Whilst the amendment has been broadly welcomed by interested parties, such as Public Concern At Work, there is some scepticism about how much a reporting requirement would actually achieve. Information received by prescribed persons is likely to be limited, in particular given that (a) most whistleblowers go to their employers in the first instance, and (b) referrals from Employment Tribunals ("ETs") will remain voluntary.

Penalties for non-payment of ET awards and settlements

Another unfortunate, but perhaps unsurprising, feature of modern day employment law is the volume of ET awards and settlements that go unpaid. This is of even greater concern following the introduction of tribunal fees for claimants last year, who now have to pay these fees, meet their legal costs, and still take the high risk of not receiving their award if they win.

The SBEEB will address this problem with the introduction of financial penalties for non-payment of awards. In the new procedure the non-paying party will be sent a "warning notice" by an "enforcement officer". This will explain that they have 28 days to put right the non-payment or make appropriate representations regarding their non-payment or ability to pay.

If the warning notice expires without receipt of payment of the award/settlement, a "penalty" notice" will be issued. This notice will require payment of a penalty to the SoS of up to 50% of the unpaid sum (subject to a minimum of £100 and maximum of £5,000). This must be paid within 28 days. Like parking tickets, if the employer pays the amount owed and the penalty within 14 days, the penalty will be reduced by 50%.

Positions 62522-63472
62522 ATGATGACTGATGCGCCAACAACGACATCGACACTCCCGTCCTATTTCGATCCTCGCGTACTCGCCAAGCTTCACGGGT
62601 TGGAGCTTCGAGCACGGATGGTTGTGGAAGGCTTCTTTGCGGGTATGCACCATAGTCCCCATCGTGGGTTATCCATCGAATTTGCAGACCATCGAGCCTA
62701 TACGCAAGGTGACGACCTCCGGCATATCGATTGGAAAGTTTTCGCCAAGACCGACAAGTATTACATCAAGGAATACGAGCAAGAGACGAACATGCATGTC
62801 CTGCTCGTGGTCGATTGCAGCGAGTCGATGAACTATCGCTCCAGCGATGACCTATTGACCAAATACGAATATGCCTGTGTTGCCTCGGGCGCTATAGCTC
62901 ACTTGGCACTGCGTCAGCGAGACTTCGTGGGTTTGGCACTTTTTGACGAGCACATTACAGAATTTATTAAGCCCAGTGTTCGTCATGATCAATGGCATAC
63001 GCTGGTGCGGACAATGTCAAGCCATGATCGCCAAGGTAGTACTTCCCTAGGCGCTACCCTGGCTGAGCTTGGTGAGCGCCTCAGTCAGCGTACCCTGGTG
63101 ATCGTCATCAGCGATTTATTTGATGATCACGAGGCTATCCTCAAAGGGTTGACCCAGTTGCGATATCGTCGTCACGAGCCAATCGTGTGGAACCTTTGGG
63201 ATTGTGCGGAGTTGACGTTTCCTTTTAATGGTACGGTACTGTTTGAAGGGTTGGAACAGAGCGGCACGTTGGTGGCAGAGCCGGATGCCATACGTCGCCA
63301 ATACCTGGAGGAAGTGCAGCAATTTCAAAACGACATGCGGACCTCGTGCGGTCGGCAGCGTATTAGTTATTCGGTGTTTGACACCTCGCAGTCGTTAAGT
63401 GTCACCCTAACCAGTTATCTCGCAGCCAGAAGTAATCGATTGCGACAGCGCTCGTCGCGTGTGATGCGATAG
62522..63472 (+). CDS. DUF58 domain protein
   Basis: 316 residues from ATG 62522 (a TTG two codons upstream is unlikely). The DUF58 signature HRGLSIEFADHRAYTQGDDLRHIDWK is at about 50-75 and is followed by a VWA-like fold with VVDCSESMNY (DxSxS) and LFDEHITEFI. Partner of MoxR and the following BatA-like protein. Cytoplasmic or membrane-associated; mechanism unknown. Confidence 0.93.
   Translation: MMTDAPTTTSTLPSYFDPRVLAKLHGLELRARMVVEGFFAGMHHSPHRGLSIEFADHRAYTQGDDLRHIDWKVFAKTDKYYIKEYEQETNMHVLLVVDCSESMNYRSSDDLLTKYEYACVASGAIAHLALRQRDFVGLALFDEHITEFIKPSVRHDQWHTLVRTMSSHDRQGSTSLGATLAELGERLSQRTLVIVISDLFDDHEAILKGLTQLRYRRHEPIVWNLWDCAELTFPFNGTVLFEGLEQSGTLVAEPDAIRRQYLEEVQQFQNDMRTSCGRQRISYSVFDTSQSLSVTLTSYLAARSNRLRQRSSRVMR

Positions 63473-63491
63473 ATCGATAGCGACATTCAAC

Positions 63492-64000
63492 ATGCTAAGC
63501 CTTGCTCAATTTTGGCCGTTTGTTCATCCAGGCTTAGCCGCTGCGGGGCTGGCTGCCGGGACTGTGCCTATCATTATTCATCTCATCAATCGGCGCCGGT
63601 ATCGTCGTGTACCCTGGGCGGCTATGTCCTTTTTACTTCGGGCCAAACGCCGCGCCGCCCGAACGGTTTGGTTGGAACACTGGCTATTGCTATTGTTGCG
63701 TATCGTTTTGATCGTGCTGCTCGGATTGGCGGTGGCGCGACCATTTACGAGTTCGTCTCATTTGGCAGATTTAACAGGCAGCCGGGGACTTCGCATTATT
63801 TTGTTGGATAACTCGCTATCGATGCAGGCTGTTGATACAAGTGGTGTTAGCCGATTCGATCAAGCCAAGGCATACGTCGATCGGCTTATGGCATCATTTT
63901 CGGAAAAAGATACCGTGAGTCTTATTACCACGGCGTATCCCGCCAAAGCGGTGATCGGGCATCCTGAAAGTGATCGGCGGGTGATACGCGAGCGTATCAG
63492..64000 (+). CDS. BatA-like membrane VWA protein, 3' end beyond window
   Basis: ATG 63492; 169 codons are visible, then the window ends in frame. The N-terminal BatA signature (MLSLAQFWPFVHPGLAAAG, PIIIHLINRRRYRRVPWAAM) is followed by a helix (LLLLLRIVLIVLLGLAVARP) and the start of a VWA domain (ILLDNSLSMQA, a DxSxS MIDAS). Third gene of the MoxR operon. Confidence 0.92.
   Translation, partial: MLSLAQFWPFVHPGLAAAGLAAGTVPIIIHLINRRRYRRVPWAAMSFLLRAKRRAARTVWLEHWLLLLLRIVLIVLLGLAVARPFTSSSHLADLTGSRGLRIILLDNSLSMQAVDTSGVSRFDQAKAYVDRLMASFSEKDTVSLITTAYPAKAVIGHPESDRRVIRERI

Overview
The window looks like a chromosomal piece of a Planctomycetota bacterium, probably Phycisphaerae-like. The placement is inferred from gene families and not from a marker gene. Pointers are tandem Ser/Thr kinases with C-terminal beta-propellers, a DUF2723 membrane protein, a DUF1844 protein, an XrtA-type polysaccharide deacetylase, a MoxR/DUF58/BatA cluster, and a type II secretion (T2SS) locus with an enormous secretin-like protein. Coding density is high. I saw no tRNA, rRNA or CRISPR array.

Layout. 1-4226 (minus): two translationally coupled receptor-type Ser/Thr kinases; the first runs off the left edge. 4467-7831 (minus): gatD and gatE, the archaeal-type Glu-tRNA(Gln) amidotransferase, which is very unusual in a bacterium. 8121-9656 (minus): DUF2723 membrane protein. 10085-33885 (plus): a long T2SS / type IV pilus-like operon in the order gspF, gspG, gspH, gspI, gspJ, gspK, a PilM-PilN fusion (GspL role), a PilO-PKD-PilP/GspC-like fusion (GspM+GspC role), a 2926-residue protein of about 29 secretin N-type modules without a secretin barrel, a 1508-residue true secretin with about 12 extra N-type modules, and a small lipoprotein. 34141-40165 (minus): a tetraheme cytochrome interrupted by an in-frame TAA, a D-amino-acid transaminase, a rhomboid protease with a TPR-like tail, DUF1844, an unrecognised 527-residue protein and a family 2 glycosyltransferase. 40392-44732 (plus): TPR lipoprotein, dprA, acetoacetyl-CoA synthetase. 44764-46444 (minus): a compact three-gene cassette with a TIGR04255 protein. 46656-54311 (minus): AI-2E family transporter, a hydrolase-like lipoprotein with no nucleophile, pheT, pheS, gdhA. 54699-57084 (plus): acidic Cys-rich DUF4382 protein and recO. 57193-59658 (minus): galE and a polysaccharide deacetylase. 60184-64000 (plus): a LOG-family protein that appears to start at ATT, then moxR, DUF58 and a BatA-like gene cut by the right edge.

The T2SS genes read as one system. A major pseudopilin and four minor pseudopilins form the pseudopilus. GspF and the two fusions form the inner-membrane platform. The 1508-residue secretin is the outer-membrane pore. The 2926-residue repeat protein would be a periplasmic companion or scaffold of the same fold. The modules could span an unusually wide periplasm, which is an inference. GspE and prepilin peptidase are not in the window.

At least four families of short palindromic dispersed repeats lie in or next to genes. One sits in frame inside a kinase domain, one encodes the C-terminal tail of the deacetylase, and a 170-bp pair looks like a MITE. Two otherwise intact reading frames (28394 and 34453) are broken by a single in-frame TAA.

It is currently not clear whether the penalty will be sought through the ET or civil courts, and this will have an impact on cost, with civil courts likely to be higher. The SBEEB also fails to address what is thought to be the root cause of the problem, namely employers in financial difficulty; requiring further payments to be made by employers/respondents who have already run out of money isn't going to be much use to claimants. The Government has said it will produce further information on whether penalties received will go towards unpaid awards; we would hope it would, for obvious reasons!

What's in it for me?

So how much will these changes affect your business? Unless you frequently find yourself before an employment tribunal, don't pay NMW, currently utilise ZHCs or tend to garner a lot of whistleblower attention, the answer is "not much"!

As was largely expected, ZHCs have been the employment focus of the SBEEB, and there is keen interest in how the ban on exclusivity clauses will play out in those industries that rely on ZHCs. If this means you and your business, it's an issue you should take seriously; we recommend you seek specialist employment advice and establish a suitable alternative that works for you and your employees.

However, the SBEEB is aimed at real problems within the employment sphere, and so may lead the way to further reforms in due course. Once enacted, the new Government can take stock of whether or not the measures are tackling the problems identified (we predict largely not), and the way may be paved for further, stronger reform.

The Small Business Enterprise and Employment Bill reached the committee stage in the House of Lords on 7 January 2015. Track its progress here.

The content of this article is intended to provide a general guide to the subject matter. Specialist advice should be sought about your specific circumstances.